My concern is that the provincial government is so fixated on intensification that they don’t comprehend the negative externalities associated with cramming mega millions of residents into the GTA. The broader issue is the environmental degradation that is occurring from having too many people in a geographic space that can’t accommodate millions of more people. We are becoming like Southern California, and everyone has seen the consequences associated with excessive growth and congestion.

      The Ford government needs to focus on decentralization. We have communities in this province that are literally stagnating as older residents are dying, young people are moving out, and their industries are closing up (e.g. Sault Ste. Marie, Chatham, Cornwall, Sudbury, etc.). Time to shift the paradigm…not just move the pieces on the chessboard.

      • Gary Scobie

        Well said Stephen. The long tradition of the Ontario of the Ontario Municipal Board (we are the only province in Canada that had such a regulated development bureaucracy) has simply morphed into the Local Planning Appeal Tribunal, another cumbersome regulator that continues to stack the deck against citizen engagement in their own community’s future.

        The Ford government’s mission seems to be to favour over-development of already congested cities over environmental stewardship, continuing to convert the best agricultural and environmentally fragile lands in Ontario into residential, commercial and industrial uses while ignoring other municipalities with poorer agricultural conditions that could instead sustain more residents and economic development.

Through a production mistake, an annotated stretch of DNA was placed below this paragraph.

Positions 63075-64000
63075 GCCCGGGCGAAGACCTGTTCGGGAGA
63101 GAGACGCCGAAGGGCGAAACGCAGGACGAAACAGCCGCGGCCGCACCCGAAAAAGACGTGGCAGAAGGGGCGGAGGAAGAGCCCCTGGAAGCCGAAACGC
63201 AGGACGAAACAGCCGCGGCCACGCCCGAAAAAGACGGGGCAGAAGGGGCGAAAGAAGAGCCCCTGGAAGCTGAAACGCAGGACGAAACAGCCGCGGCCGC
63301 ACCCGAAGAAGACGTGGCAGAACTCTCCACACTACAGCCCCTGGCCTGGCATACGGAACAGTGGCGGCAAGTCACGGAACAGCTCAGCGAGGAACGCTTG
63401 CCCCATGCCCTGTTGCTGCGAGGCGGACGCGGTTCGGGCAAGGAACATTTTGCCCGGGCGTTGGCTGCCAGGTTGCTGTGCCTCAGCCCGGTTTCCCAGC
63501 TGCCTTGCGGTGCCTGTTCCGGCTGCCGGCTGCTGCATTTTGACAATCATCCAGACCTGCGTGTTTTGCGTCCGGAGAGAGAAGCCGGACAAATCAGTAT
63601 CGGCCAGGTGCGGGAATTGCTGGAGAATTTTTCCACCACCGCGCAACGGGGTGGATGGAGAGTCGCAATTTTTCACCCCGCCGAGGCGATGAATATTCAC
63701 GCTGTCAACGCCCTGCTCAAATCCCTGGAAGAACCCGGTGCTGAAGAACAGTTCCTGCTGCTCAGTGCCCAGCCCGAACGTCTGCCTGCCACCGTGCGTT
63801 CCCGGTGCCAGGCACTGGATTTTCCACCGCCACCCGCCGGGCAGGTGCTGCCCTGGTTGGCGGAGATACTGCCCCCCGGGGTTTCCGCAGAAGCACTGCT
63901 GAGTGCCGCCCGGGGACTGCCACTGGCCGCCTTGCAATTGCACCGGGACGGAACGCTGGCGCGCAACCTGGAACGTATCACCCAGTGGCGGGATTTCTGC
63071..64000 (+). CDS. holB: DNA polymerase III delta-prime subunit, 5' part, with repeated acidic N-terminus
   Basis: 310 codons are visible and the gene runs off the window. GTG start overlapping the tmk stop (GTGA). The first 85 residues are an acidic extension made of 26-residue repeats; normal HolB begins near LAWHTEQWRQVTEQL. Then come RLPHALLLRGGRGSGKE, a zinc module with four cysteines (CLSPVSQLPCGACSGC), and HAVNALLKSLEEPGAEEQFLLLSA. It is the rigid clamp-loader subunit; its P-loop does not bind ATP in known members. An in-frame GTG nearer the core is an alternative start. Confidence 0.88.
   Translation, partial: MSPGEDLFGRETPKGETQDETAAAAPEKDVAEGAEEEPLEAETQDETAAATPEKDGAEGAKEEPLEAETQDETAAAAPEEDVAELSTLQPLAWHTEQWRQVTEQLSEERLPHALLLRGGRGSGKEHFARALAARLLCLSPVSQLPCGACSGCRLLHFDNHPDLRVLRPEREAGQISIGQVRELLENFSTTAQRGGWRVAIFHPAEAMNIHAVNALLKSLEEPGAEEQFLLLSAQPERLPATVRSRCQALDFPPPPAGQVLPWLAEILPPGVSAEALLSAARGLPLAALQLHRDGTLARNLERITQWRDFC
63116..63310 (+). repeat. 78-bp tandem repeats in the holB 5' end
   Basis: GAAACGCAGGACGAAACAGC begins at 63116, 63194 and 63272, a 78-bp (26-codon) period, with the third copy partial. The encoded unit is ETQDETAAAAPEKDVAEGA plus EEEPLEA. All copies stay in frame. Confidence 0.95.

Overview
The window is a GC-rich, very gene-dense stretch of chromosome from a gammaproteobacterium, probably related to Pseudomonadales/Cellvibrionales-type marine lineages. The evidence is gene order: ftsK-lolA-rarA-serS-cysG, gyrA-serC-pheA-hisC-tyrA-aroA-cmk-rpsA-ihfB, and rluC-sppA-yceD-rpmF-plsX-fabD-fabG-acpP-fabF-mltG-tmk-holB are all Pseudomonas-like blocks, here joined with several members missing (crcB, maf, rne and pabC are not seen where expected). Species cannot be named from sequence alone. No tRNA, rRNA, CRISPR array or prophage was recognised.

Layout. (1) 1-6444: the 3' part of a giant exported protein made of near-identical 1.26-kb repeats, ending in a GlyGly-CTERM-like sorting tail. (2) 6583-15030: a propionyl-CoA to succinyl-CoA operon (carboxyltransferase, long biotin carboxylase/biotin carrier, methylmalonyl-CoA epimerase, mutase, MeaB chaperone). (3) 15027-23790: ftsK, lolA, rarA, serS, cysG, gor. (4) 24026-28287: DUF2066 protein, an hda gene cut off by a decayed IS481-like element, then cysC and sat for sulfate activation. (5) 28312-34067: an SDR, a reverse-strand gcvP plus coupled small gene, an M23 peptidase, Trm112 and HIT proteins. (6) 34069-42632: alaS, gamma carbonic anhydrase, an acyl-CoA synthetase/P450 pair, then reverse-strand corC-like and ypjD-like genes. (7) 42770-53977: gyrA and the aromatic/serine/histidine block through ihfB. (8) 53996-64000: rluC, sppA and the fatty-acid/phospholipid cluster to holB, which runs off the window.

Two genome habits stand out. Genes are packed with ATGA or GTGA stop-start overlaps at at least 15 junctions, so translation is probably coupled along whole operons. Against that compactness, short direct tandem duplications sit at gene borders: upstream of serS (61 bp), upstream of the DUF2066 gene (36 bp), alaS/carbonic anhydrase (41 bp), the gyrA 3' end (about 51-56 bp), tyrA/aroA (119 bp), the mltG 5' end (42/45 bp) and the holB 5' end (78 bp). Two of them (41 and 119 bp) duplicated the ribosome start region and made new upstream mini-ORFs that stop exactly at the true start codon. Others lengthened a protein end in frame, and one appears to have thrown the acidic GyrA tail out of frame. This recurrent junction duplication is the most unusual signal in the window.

It is an unsustainable short-term vision that will only hasten climate change and reduce the livability of the thriving cities we have in this province. A broader vision of development over our whole province is required, and it looks like we can’t count on our provincial elected officials to formulate it. It will be up to municipalities and their citizen groups to take on this important task.

  • Kevin Rutherford

    I have mixed feelings about this planned closure… I have dealt with the LPASC off and on since we filed our appeal on the development in the Orchard. LPASC were helpful in providing information on how to file the appeal itself, including reviewing our submission, but despite our appeal being deemed valid and seemingly checking all the requirement boxes for support we were denied professional services support. Requests for professional services can only be requested after you are deemed valid by LPAT, and unfortunately for us this application ate a week of our precious time to submit case records and synopsis and to secure professionals to assist.